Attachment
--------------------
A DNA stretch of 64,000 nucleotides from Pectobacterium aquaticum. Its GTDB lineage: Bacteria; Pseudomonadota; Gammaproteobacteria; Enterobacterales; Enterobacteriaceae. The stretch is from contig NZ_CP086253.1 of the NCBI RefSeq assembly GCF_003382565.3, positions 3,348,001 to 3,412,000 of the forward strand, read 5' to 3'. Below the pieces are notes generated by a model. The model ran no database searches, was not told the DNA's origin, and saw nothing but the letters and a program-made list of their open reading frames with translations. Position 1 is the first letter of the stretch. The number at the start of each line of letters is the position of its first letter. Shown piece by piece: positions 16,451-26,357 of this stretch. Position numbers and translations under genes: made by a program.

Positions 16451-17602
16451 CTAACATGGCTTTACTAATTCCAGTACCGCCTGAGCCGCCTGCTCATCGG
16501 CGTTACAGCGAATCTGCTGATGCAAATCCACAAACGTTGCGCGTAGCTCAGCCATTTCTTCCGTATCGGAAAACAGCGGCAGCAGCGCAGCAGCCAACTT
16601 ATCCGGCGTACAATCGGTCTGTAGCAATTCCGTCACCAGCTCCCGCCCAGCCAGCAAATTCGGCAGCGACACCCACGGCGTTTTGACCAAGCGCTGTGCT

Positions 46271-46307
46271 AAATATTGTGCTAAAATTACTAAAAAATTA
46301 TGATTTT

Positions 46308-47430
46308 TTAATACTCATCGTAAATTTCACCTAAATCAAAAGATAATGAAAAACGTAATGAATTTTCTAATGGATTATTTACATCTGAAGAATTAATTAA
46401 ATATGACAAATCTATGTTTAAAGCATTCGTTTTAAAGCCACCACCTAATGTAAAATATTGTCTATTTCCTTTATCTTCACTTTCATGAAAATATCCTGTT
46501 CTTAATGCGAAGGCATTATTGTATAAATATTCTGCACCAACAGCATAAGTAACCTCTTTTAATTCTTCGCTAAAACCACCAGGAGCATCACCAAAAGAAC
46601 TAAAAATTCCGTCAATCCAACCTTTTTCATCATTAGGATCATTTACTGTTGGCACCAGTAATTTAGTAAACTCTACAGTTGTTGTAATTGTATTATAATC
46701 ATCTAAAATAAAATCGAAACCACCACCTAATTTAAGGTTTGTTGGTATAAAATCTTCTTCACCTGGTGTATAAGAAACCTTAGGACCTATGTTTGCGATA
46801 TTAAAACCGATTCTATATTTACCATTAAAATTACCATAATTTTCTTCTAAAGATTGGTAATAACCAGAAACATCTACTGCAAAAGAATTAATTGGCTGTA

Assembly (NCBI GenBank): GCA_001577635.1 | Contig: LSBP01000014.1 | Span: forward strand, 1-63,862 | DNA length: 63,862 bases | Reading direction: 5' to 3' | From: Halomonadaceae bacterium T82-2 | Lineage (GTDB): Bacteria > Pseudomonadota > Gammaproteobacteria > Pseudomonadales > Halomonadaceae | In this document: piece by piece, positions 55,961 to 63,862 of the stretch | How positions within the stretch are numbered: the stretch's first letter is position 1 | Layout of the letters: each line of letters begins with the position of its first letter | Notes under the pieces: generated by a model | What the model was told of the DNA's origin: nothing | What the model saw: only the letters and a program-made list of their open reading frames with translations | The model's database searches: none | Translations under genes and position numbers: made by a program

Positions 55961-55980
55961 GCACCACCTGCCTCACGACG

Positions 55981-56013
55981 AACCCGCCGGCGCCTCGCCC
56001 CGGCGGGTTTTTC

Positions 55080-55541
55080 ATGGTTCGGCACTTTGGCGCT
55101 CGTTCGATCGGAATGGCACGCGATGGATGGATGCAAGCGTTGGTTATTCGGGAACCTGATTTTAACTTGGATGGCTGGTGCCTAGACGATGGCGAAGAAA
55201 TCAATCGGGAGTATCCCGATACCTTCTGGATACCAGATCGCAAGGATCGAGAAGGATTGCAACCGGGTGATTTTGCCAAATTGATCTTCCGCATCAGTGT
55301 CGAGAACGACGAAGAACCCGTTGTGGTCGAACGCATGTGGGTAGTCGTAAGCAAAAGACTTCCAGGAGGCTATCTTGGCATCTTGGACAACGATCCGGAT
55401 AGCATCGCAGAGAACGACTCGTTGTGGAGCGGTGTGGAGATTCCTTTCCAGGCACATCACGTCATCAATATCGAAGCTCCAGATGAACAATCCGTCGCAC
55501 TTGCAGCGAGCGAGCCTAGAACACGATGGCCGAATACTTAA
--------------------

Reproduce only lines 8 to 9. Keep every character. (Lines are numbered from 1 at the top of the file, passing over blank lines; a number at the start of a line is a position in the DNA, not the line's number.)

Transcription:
46301 TGATTTT

Positions 46308-47430